10 secrets to success

By Ed Latimore Last modified

I got an email asking me to give my one key to my personal success. I answered the email because I ALWAYS answer emails (what’s the point of the internet if I can’t communicate with people) but I immediately had two reservations.

The first one is that I don’t consider myself at the destination of success yet. I am moving strongly in the right direction but I don’t think my life is a greater success than anyone else that decides to go after what they want.

My second reservation was that it’s impossible to list just one! My answer is part of a collection of many so the end result will look closer to what I imagine such a list would look like. This inspired me to write my own list. These are the things that have attributed to the progress in my life. These are my personal keys to success.

  1. Never neglect your appearance. While you can’t control height or facial symmetry, you can control your body weight and the type of clothes you wear. This will give you more opportunities in life in every possible way. You’ll be more likely to get hired or get a date, you’ll have more energy and greater confidence, and people will trust you faster. There is no disadvantage to taking advantage of the Halo Effect.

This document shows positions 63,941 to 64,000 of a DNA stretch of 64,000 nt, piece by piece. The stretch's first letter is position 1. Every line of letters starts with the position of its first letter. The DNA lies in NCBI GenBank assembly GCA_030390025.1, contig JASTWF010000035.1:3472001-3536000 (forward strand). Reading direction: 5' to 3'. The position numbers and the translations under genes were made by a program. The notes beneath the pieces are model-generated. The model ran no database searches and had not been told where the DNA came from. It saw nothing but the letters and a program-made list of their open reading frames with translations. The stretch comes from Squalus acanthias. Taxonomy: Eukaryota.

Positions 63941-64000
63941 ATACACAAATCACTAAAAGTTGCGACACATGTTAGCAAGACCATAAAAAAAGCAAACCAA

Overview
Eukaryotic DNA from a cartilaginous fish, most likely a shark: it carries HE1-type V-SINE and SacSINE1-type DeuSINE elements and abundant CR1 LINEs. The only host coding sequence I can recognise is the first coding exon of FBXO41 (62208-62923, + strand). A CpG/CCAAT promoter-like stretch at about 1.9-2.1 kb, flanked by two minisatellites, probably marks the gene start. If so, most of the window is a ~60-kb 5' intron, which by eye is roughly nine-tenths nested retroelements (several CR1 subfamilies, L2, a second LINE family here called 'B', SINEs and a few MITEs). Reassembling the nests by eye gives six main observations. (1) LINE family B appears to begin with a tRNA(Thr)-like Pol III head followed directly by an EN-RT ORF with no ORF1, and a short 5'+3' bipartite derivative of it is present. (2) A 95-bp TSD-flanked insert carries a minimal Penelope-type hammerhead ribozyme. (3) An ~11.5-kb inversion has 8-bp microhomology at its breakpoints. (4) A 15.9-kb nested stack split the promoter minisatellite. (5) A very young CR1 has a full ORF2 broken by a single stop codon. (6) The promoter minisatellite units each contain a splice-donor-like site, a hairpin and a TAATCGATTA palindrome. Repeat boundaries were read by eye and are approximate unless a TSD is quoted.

Training in a physical discipline keeps your body optimal.

  1. Get used to suffering. There is no way around pain, discomfort and suffering. To have a happy life sometimes you’re going to have to do things that make you unhappy. People forget this and try to reduce their suffering by doing as little as possible. The irony is that by trying to avoid suffering, you end up suffering more.

College is a great example of this idea. You get 4 years to study something and all majors cost roughly the same. If you study communications so you can have a fun time and avoid hard work and late nights, you’ll suffer more because you’ll have far fewer earning opportunities.

You’ve chosen the pain of poverty over the pain of work. If you decide you want to sleep in instead of hit the gym, you choose the pain of poor health over pain being a little tired. You’re going to experience pain no matter what. Make sure it’s in the pursuit of something great instead of avoidance of something necessary.

  1. Delayed gratification will get you everything you want. Delayed gratification is closely related to the ability to endure suffering. Most people fail because they simply can’t imagine something called “the future” showing up. Instead, they do whatever feels good (or makes sense) for the immediate moment.

By delaying gratification, you force yourself to look into the future and plan for things that could go wrong. This is how a person has success: they plan for what can go wrong, execute, and remain in a position to improve rather than recover. If you constantly give into what you want at the moment, you will never be able to look more than one move ahead in your life.